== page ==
Labour Department adopts multi-pronged approach to promote occupational safety of construction industry

     The Commissioner for Labour, Mr Carlson Chan, has said that he is highly concerned about the recent spate of fatal industrial accidents and pledged that the Labour Department (LD) will investigate the causes of the accidents in full. The LD will continue to work with stakeholders to improve safety measures and step up promotion and education efforts, with the aim of enhancing the occupational safety and health of the construction industry.

     Speaking at the Construction Industry Safety Award Scheme Award Presentation Ceremony and Fun Day today (March 19), Mr Chan said that with the concerted efforts of the LD and the industry, there was a notable improvement in the occupational safety and health performance of the construction industry last year. The industrial accident rate per 1 000 workers dropped to 34.8 in the first three quarters of 2016 from 39.6 in the corresponding period of 2015. However, the number of work-at-height fatalities remained high. This year, there have been 10 workplace fatalities so far, of which five involved workers falling from height, he added.

     "The LD is highly concerned about the accidents. Apart from investigating the cases in full and having issued Work Safety Alerts to duty holders, including contractors, trade associations and workers' unions, the LD is rolling out a series of initiatives to curb recurrence of similar accidents. The department has arranged to meet with industry stakeholders to discuss how to further enhance the safety awareness of employers and employees. The LD has also reminded the industry to take suitable and adequate safety measures to protect workers' safety," Mr Chan said.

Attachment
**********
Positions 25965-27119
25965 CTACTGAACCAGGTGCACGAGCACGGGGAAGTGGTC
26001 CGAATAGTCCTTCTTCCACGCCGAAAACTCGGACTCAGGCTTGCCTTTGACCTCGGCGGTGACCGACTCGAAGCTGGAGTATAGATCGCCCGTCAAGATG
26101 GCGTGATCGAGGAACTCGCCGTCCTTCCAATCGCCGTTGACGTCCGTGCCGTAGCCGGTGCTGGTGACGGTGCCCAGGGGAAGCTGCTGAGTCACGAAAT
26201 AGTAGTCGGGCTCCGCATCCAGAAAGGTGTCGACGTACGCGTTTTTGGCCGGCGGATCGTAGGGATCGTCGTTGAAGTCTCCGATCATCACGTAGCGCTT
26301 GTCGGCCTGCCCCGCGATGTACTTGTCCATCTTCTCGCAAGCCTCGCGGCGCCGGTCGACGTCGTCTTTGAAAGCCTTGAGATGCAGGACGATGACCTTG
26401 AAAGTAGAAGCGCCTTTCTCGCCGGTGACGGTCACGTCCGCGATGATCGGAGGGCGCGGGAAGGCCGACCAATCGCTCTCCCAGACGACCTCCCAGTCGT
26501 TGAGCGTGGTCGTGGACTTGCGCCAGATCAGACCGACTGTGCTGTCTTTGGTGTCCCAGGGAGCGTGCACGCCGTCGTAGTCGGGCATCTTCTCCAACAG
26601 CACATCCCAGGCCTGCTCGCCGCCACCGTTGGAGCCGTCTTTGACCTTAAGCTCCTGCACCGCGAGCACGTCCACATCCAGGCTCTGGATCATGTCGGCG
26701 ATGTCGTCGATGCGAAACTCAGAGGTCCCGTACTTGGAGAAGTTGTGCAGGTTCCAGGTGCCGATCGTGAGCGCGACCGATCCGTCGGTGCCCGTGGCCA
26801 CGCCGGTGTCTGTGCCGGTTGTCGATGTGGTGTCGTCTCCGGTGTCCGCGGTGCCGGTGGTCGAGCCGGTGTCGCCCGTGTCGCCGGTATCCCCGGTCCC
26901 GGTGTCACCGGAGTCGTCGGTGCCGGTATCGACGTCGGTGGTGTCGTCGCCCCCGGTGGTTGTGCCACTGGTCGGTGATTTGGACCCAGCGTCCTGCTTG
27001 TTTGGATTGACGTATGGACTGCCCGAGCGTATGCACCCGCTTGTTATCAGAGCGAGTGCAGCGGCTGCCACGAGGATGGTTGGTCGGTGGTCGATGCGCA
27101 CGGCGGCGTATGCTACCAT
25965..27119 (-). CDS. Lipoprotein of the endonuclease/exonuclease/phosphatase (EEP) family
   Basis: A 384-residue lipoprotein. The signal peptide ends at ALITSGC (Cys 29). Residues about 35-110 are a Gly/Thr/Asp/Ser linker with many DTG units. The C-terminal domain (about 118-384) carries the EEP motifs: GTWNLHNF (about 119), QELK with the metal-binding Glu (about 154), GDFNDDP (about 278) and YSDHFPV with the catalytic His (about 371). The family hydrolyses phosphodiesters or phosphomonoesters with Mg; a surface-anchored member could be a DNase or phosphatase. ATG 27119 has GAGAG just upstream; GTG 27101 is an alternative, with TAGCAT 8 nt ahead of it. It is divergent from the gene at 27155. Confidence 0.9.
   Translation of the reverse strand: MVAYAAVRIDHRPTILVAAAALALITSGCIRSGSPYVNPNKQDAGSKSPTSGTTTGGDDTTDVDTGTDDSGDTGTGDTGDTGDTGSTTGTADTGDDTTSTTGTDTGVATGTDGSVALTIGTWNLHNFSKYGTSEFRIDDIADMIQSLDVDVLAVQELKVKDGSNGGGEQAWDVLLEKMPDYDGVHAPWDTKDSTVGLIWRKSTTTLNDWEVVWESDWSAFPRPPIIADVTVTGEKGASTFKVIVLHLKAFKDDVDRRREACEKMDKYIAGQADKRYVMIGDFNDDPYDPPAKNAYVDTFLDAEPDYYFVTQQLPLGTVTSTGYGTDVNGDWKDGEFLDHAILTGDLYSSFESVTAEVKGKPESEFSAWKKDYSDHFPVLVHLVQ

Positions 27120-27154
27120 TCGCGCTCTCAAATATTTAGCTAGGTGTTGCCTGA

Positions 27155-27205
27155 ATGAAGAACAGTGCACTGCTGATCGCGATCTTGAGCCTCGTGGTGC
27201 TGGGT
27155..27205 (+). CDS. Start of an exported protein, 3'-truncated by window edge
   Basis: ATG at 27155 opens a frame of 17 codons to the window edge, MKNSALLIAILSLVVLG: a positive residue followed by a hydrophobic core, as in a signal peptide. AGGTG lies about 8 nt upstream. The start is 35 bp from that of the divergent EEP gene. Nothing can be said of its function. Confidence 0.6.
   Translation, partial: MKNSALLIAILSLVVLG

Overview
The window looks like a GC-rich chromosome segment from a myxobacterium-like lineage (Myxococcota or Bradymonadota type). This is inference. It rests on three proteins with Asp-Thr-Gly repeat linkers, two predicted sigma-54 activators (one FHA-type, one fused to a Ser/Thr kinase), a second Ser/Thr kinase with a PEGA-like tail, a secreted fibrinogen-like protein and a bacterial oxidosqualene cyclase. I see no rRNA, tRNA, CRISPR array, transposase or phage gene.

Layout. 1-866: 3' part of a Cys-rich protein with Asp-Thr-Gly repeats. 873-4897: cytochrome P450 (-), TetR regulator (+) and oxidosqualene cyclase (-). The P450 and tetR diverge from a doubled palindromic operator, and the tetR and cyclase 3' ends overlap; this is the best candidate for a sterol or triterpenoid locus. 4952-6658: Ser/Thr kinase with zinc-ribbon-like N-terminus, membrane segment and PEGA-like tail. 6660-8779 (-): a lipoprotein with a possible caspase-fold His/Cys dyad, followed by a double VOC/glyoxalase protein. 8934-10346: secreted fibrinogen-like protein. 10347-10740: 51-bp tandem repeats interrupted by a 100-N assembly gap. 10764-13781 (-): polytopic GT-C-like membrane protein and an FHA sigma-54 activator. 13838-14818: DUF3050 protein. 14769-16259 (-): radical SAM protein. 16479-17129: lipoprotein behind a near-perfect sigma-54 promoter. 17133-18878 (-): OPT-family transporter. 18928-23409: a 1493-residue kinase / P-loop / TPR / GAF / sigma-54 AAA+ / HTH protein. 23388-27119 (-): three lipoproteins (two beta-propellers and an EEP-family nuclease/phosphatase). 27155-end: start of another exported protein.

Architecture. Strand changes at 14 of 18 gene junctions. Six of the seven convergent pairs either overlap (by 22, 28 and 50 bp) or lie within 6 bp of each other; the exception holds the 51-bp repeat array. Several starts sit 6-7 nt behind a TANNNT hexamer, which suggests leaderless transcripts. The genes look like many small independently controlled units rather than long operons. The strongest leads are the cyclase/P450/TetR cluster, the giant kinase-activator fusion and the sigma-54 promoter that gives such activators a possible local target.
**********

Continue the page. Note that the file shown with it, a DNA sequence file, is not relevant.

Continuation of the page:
"Moreover, as quite a number of the fatal industrial accidents involved workers falling from height, such as falling from metal or bamboo scaffolds, the LD will step up enforcement efforts and will shortly launch a special enforcement operation, targeting work-at-height safety in the construction industry. Special attention will be paid to high-risk processes, such as scaffolding work, to deter unsafe work activities.

     "During the enforcement operation, the LD will take vigorous enforcement actions if violation of occupational safety and health legislation is detected, including issuing suspension notices to suspend the associated work processes and initiating prosecutions if necessary."
     Mr Chan noted that the LD will continue to work with the stakeholders, professional groups, relevant organisations and other government departments to improve work-at-height safety measures, including encouraging contractors and workers to use mobile working platforms which comply with the specified safety standards, and requiring workers to use safety helmets with chin straps. The LD and the Occupational Safety and Health Council (OSHC) will launch a new sponsoring scheme later this year to promote the use of safety helmets with chin straps when working at height, he added.